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Jet Fuel Demand Still Has A Long Way To Recovery

Jet fuel demand for commercial flights crashed during the worldwide lockdowns in April, and although some of the demand has returned, jet fuel consumption in July was still nearly 70 percent down compared to the same month of 2019, the U.S. Energy Information Administration (EIA) said on Friday.

Aviation fuel is the worst-hit fuel in the COVID-19 crisis and faces the most prolonged period of recovery compared to other fuels such as gasoline or diesel.

A very slow recovery in jet fuel demand will drag on global oil demand for at least another two years as overall passenger traffic numbers continue to be low and mandatory quarantines continue to stop people from traveling on international flights. Demand for gasoline has picked up from the lows in April when most of the world was under lockdown, but demand for jet fuel continues to languish and is expected to grow only marginally next year from a very low base in 2020, analysts and international agencies say. 

According to EIA estimates, using data from aviation company Cirium, global demand for jet fuel for commercial passenger flights crashed from an average of 4.3 million barrels per day (bpd) in January and February to 1.0 million bpd in April. From May onwards, jet fuel demand started to slowly creep up, but at a much slower pace than gasoline demand for road transportation, for example.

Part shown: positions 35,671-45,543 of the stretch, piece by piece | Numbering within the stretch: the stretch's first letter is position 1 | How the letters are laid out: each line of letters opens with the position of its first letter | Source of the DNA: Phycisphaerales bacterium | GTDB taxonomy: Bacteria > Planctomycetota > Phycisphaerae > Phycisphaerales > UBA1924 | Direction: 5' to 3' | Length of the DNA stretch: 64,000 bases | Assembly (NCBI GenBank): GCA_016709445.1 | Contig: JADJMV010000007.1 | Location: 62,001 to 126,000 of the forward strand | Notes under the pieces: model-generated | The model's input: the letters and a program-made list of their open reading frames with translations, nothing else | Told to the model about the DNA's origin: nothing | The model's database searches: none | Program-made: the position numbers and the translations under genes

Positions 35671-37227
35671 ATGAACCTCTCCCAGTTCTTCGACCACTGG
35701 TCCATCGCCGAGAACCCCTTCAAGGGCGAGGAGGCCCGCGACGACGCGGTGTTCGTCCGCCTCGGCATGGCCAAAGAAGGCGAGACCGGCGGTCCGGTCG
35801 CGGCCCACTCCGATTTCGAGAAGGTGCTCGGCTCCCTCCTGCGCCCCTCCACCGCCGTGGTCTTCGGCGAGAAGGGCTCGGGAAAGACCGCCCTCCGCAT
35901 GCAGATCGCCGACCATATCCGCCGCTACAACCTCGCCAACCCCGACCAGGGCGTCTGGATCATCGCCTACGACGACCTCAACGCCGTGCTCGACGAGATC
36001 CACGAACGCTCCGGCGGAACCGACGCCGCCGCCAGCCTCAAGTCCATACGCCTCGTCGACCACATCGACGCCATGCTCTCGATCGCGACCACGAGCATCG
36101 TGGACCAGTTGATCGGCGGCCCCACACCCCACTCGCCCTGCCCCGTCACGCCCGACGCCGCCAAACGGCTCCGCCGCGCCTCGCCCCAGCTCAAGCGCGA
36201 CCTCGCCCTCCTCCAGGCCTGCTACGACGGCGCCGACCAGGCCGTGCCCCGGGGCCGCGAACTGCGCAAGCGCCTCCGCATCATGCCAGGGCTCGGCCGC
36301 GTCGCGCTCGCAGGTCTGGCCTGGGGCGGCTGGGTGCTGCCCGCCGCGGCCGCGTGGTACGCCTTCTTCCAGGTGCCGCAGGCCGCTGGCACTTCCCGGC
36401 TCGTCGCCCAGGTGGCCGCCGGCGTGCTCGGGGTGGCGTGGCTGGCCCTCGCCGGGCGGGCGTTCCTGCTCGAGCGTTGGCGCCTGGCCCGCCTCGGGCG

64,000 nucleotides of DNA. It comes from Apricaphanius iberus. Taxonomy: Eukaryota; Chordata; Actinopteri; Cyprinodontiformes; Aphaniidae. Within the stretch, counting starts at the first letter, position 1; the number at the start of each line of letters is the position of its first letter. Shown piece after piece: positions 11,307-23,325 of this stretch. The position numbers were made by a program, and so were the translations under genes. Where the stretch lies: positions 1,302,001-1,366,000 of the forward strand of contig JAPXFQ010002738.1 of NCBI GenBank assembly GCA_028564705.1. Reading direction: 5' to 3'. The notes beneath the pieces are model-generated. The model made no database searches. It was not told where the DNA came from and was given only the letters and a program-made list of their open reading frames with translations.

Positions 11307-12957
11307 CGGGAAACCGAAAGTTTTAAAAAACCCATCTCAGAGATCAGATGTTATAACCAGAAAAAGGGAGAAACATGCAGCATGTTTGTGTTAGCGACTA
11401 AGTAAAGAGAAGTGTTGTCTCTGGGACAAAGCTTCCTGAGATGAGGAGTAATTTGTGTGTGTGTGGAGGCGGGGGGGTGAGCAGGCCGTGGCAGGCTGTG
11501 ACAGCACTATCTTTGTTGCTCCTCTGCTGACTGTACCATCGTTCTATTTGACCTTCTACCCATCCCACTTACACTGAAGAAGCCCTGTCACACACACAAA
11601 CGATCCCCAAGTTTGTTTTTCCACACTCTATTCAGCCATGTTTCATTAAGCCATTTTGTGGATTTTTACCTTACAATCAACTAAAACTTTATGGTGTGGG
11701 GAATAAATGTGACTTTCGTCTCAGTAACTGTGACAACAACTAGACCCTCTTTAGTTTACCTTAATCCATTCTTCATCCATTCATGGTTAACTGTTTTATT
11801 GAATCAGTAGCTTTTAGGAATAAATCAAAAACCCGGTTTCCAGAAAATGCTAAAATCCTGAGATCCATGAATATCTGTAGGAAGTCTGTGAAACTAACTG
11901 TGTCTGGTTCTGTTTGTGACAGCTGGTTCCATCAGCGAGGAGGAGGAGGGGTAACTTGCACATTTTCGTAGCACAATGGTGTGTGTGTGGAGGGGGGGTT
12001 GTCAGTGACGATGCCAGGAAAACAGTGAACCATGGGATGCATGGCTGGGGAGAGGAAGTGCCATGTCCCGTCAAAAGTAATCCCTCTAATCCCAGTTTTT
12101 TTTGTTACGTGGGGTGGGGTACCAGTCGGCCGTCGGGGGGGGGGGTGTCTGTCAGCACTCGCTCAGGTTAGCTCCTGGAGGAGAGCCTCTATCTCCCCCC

By the first two weeks of July, the consumption of jet fuel by commercial passenger flights had increased to an average of 1.6 million bpd, up from the 1-million-bpd low in April. Still, the July 2020 demand was 69 percent less than the consumption of jet fuel for commercial flights in July 2019, according to EIA estimates.

Although jet fuel demand has increased in nearly every major market from the low points in April and May, the recovery has not been equal, the administration noted. While demand in China was down 43 percent year on year in June, consumption was down significantly more in other markets, including down 75 percent in the U.S., down 80 percent in the rest of Asia-Pacific, and down 87 percent in Europe.  

By Tsvetana Paraskova for Oilprice.com

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